Fossil fuels have also been used since 1882 to produce high-temperature steam, which can be used with generators, just as with water power electricity could generate (>> here). With the conversion into electricity and its transport in lines, the hydropower could now also be used regardless of location; And compared to the steam engine, electricity was an extremely convenient and versatile form of energy use: it comes from the mains (no tanks or storage cellar required), is clean at the point of consumption, and can be used for space heating and transport (electric motors) to lighting at the push of a button solve all the tasks that we expect from energy. Its triumphant advance began at the beginning of the 20th century with the construction of large power plants and high-voltage lines for electricity distribution (Germany had been a pioneer here since 1885); Wherever the expensive infrastructure was first set up - first in the USA, then in Europe - electricity gained enormous importance: In 1950, 10 percent of fossil fuels were used to generate electricity, by the end of the century it was 40 percent. Above all, electricity enabled small applications such as washing machines or radios to be supplied; the modern world with communication and information technologies and automated production processes would be inconceivable without electricity. Completely new industries such as aluminum production were also made possible by electricity. In 2008, 20,181 terawatt hours of electricity were consumed worldwide, that is 20,181 billion kilowatt hours.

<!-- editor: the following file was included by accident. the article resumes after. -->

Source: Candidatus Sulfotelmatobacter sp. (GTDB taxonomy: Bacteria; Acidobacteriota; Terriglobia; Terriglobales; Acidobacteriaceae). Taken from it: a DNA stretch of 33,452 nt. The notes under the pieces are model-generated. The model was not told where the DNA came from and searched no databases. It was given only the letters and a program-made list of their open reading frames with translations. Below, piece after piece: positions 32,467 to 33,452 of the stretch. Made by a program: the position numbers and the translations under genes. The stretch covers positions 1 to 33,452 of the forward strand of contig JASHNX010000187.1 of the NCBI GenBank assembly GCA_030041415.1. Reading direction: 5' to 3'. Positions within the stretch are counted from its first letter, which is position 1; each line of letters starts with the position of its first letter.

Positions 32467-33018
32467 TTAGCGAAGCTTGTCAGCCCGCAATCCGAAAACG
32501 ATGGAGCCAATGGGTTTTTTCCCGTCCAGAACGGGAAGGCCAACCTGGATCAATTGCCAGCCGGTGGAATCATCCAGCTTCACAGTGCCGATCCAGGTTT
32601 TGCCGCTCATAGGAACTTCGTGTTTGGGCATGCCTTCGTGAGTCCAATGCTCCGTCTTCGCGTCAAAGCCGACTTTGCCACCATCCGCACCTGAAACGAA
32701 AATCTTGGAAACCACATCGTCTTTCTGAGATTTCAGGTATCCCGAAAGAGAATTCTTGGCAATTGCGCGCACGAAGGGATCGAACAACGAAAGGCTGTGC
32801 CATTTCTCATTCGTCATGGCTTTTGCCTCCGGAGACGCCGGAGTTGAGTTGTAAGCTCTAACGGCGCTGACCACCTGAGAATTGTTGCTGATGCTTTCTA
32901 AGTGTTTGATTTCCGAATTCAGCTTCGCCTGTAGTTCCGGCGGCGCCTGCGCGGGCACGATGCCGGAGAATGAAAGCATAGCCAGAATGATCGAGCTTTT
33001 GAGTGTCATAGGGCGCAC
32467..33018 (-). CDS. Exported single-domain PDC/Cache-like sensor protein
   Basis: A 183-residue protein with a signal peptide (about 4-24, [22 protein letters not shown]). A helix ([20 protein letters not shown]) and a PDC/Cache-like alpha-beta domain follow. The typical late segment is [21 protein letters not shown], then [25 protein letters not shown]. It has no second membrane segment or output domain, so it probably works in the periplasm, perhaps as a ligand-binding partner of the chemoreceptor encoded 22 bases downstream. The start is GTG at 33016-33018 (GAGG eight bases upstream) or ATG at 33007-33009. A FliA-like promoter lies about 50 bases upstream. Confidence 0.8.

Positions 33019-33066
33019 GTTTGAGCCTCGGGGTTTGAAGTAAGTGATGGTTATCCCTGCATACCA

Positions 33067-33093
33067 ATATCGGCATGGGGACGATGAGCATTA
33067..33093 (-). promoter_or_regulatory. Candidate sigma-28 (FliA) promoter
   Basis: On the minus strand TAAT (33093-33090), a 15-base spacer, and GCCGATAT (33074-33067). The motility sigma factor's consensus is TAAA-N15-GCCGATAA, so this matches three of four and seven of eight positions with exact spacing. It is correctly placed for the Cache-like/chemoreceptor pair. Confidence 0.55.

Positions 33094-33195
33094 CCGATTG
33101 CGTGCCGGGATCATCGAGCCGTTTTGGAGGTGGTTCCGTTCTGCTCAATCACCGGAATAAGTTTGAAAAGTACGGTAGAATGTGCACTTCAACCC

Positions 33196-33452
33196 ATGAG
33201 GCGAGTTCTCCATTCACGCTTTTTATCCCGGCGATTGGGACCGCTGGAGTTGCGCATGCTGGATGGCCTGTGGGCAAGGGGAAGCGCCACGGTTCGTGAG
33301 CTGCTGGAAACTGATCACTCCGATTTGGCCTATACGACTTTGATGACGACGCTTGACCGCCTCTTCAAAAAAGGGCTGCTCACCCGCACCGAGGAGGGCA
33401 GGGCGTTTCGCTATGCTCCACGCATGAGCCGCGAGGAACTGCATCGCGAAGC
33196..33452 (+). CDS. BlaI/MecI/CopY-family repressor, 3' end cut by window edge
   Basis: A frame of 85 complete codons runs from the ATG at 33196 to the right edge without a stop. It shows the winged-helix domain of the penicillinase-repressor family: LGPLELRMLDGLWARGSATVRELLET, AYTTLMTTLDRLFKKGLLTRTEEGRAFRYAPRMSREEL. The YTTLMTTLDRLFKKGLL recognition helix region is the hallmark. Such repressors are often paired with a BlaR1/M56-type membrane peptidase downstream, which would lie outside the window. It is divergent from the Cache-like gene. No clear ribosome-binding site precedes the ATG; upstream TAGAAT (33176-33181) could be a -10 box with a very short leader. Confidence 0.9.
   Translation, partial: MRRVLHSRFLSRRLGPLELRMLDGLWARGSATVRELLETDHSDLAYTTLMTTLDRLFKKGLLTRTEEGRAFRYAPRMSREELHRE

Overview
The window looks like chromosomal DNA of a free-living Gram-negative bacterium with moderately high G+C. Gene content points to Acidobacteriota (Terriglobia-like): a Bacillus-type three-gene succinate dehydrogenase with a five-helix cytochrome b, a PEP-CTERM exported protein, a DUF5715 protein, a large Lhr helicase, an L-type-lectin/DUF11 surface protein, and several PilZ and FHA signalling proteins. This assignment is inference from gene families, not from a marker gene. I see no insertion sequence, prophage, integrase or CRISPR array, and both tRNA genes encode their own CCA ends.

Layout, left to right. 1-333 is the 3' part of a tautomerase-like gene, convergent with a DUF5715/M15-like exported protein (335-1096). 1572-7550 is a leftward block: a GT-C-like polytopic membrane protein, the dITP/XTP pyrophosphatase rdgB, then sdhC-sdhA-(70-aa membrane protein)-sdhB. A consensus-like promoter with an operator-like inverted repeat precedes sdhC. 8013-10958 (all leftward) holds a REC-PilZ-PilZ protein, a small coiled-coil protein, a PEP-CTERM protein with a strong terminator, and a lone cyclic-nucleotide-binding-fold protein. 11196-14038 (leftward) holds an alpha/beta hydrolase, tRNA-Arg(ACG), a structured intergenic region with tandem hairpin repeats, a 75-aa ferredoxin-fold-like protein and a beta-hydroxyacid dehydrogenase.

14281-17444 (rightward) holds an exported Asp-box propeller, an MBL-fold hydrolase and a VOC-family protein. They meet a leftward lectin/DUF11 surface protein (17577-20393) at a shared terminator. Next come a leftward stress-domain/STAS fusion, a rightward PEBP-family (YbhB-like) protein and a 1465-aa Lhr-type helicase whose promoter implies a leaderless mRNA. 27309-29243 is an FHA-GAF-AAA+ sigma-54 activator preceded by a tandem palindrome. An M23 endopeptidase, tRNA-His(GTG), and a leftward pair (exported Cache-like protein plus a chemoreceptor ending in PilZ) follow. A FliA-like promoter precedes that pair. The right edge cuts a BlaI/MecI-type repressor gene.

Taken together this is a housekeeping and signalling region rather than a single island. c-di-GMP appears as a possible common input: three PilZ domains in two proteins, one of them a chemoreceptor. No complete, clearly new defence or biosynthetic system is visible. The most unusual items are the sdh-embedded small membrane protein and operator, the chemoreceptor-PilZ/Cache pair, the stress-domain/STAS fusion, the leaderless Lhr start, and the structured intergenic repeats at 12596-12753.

The fossil fuels coal, gas and oil generate around two thirds of the world's electricity, the remaining third is generated in roughly equal proportions by hydropower plants and nuclear power plants. Hydropower plants were developed around the same time as power plants that burn fossil fuels; Large power plants have been built since the 1930s (>> more). Nuclear power plants use the energy that is created when atomic nuclei split to generate hot water vapor; Their use is controversial, especially because of the associated handling of radioactive substances (>> more). With ). With a good two percent share of electricity generation, waste incineration and (in addition to hydropower) other renewable energies (Wind energy, solar energy and others) make up a small but rapidly growing share of electricity generation.